I received a pair of sample Flamesticks and put one to the test. The stick lit quickly and began sizzling within seconds. Thanks to its long, thin design, I was able to comfortably hold it on the opposite end while lighting it and use it like a slow-burning match. Acecamp's claim of "no smell" is exaggerated – while it might not be as pungent as burning a non-treated piece of plastic or rubber, it definitely had a smell. The Flamestick burned for about seven minutes. When it went out, it left a small bit of melted residue. The residue did relight, but I ended up having to hold it over a steady lighter flame with a pair of tongs and relight it several times to get it to burn off completely.

While pricing isn't finalized, Leo estimated that a box of 20 Flamesticks will retail for around US$7.

Source: AceCamp GmbH

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7 comments
Slowburn
Burning plastic. does this mean that there will be less resistance to a waste to energy incinerator in the future?
Matt Rings
We used to make these in the Scouts with a mixture of sawdust and candle wax... waterproof, cheap materials, packs well, and burns hot. Can make them in the cardboard egg containers, and cut them out individually for cooking or fire-starting.
PatrikD
Note that the "made with recycled plastic" claim is purely for marketing purposes. The amount of the world's plastic that will realistically wind up in camping firestarters is so laughably small as to be irrelevant. And using recycled plastics as fuel on a larger scale would actually be really bad for the environment - much better to actually recycle them into new plastic objects, which would otherwise have to be made from petroleum.
Besides, my bet is that the amount of recycled plastic in these flamesticks is actually really small - did they even list the % pre-consumer and post-consumer plastic? It's probably no higher than 5%, otherwise they would have a hard time getting such a clean burn and transparent product. But hey, good enough for a marketing campaign, right?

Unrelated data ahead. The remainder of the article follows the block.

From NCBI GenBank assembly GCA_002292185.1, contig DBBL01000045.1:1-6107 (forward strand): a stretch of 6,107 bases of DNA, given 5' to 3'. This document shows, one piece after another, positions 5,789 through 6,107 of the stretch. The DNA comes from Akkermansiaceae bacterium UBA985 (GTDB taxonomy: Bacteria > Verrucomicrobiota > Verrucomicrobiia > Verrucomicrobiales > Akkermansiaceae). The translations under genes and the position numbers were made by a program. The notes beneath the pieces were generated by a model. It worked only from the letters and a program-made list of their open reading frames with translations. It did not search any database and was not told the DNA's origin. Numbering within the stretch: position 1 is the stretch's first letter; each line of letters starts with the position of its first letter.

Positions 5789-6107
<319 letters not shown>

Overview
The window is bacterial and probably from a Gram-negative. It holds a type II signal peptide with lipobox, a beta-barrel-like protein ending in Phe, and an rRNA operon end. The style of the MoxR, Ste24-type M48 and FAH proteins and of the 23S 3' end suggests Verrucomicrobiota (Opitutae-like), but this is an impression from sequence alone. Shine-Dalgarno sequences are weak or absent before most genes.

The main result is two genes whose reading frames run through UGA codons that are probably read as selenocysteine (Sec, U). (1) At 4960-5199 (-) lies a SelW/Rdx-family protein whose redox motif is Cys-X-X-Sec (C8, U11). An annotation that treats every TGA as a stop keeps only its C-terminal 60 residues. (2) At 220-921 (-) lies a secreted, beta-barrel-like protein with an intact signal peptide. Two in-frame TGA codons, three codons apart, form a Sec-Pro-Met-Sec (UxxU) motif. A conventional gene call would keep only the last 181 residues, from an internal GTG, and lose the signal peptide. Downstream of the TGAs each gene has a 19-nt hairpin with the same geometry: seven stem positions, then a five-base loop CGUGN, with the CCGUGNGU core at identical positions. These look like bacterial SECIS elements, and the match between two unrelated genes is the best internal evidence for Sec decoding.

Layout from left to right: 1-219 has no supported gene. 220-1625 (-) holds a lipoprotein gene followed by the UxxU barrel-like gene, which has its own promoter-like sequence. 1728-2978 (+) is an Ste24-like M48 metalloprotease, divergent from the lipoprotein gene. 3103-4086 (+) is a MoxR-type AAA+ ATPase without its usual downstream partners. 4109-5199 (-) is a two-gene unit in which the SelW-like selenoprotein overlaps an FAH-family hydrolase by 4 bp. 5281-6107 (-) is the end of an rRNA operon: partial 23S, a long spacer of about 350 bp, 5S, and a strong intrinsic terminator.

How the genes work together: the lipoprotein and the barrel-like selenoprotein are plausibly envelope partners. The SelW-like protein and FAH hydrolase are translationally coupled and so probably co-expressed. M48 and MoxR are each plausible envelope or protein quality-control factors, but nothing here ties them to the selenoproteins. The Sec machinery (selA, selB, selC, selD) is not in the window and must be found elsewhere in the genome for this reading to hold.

Justin Bell
Burning plastic, no thanks.
Bill Bennett
Justin, I agree, I would not burning plastic anywhere near food that I am going to eat, let alone not eat sounds toxic, check out instafire (http://www.gizmag.com/insta-fire-tinder-kindling-fuel/21153/) works great, I bought the bucket, fill my own pouches and at home no more hovering at the fireplace adjusting kindling, it just lights and fires off the logs and no I do not work for them.
flame
I must dissapoint you as those flamesticks are made of 100% recycled plastics - a non toxic one referring to their vapours. This is shown also through the different look they have. Sometimes the flamestick's colour is green, sometimes red etc..depending all on the recycled material which brought into the production facilities. Therefore the environmental aspect is much more than a marketing purpose and nota bene even better than any other fuel tablets referring their emission and fuel consumption. The most unique point is also the lightweight which is a useful one when traveling or en route somewhere outside.
James Lin
used it in a 2 nighter trip, 3 boxes flamesstick, it managed to heat all of them water without hassle for my Mountain House dehydrated food. Flamestick really burn